I am mad at myself for all of the years wasted stopping at the store each night or just loading up my cart without being intentional. We are now preparing a budget and excited about the potential savings!! I started couponing a year ago and it has been an ongoing process of evaluating my purchases. At first I thought I had to get out there and get every deal. Now I am buying just the things that my family will use or that I can share with others.

  • My excuse used to be “we live in such an expensive area, the prices are so high, it’s a lost cause.” Then I decided *trying* couldn’t hurt, and I was surprised at how much I saved. That motivated me to plan meals, use the circular, cut coupons, match them up, etc. and occasionally even go to more than one store. Though it is true that prices at our stores are higher than other regions, we can still do the best we can with what we’ve got! Every little bit helps!

  • Laura says:

    I couldn’t agree with you more. I hear the same things. We live with special dietary needs and still manage to have a fairly low cost grocery/food budget each month.

  • Liz says:

    What has helped me is switching to shopping on a monthly basis. I write up my menu plan for the plan and split my shopping into two huge trips (one for the inside aisles/the other for dairy, meats, and frozen). It is a grueling weekend but then I am done! I usually go to the store each week for fresh produce, milk and free / almost free sale items. But it is a 10 minute trip. Also, I found that shopping on a once a month basis allows me to take advantage of buying more in bulk (meats, etc.) This has saved me both time and money.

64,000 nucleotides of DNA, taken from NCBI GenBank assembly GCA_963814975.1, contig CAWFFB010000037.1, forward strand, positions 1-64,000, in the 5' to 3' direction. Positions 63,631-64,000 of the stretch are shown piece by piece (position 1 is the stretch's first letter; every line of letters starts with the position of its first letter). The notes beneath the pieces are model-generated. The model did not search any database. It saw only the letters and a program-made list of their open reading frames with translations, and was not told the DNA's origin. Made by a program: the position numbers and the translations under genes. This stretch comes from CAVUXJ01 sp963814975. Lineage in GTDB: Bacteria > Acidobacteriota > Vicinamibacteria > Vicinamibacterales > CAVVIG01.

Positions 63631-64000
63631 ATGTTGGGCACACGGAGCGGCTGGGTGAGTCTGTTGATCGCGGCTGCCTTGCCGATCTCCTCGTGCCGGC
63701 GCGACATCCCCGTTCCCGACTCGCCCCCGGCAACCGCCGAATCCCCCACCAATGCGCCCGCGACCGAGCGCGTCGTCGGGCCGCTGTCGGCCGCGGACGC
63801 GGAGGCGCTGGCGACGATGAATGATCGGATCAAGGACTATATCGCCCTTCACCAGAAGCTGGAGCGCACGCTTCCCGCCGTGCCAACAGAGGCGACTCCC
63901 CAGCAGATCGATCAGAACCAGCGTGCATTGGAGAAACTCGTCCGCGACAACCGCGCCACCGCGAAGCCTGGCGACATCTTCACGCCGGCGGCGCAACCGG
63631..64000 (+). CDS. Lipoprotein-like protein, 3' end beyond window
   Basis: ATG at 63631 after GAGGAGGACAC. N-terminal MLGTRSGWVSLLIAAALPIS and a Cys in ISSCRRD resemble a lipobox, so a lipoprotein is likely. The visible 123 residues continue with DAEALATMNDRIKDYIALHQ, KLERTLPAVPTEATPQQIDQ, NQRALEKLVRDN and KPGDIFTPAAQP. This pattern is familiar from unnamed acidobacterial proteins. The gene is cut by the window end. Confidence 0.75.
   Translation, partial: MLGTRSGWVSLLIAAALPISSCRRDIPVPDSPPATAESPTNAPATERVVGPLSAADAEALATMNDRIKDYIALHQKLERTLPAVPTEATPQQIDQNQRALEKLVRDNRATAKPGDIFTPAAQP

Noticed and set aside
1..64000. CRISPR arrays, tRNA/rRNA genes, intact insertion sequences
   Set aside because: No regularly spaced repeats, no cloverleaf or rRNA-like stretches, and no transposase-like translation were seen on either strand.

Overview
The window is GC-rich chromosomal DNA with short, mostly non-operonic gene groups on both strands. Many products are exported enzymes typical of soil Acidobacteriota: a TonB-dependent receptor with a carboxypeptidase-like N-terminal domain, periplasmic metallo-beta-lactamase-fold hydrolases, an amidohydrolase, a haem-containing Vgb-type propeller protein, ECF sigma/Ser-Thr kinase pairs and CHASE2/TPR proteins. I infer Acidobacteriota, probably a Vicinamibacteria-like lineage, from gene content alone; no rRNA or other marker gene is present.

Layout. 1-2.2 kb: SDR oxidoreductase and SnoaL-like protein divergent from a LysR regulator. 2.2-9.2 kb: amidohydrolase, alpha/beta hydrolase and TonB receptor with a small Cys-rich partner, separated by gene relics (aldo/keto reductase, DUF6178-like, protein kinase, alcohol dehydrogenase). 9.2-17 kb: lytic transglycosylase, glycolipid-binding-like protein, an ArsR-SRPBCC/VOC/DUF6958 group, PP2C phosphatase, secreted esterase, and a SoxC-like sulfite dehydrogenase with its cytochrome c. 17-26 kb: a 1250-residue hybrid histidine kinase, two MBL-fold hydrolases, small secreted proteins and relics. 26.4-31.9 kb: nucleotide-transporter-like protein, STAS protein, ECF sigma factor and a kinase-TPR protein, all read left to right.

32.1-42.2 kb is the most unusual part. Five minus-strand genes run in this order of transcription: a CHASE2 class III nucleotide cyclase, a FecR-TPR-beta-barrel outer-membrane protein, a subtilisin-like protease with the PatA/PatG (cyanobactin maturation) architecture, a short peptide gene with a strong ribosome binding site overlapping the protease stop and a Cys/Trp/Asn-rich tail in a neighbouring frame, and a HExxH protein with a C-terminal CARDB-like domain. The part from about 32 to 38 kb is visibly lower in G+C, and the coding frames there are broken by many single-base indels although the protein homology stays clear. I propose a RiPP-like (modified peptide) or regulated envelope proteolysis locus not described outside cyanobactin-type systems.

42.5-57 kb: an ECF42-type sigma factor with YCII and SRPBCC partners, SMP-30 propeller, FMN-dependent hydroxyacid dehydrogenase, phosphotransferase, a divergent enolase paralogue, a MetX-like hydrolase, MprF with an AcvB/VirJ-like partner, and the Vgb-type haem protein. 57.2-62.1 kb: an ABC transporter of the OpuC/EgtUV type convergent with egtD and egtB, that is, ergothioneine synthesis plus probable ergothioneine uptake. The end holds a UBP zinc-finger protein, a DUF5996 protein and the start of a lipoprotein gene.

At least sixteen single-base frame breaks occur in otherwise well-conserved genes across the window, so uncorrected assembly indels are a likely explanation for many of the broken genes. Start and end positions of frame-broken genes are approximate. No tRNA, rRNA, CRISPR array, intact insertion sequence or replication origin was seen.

• I hear this excuse ALL the time and you are SO right! Just changing the way you think about shopping and maybe even coupons can save you TONS of money. So many people feel trapped (and therefore cash-strapped), but it all begins with attitude. Good for you for putting the challenge out there! You CAN lower your bills!

  • Ann says:

    Thanks for this series. I am looking forward to the rest of it.
    I found your site about a year ago and I will never go back to my old ways. Most of saving of groceries is the mindset and the planning. I am far from perfect, but I have learned to depend on meal planning, how to stockpile and to live with what we have. We hardly ever waste food anymore and I don’t think I will ever run out of toothpaste!

  • Deanna says:

    The biggest thing for me was “I won’t ever eat store brand products”. It’s amazing to me just how much you can save by getting the bulk of your items in store brand names instead of “the real deal” You pay so much for for name brand foods, it’s insane. Sure I have *some* foods I prefer name brand but the majority of my shopping is with coupons and also store brand items for which I don’t have coupons for.

    I also have started shopping at several different stores all of which are within 2 miles from my house. It’s WORTH IT!

  • Amy says:

    Somethings don’t work for us, but we focus on what we can do. We live between 2 smallish cities, one is bigger and a 30 minute drive, the other is a bit smaller and a 40 minute drive. Most of the time we shop in our local town at wally world and food lion, with a trip to the closer city every 4-6 weeks for a sam’s run. But we’ve started going to the city that is farther away instead as it not only has a sam’s but also an Aldi’s. And the shopping there is all in one area, whereas the closer city’s stores are spread out so the mileage is about the same. We go as a family, and I enjoy the conversation with my hubby and the help.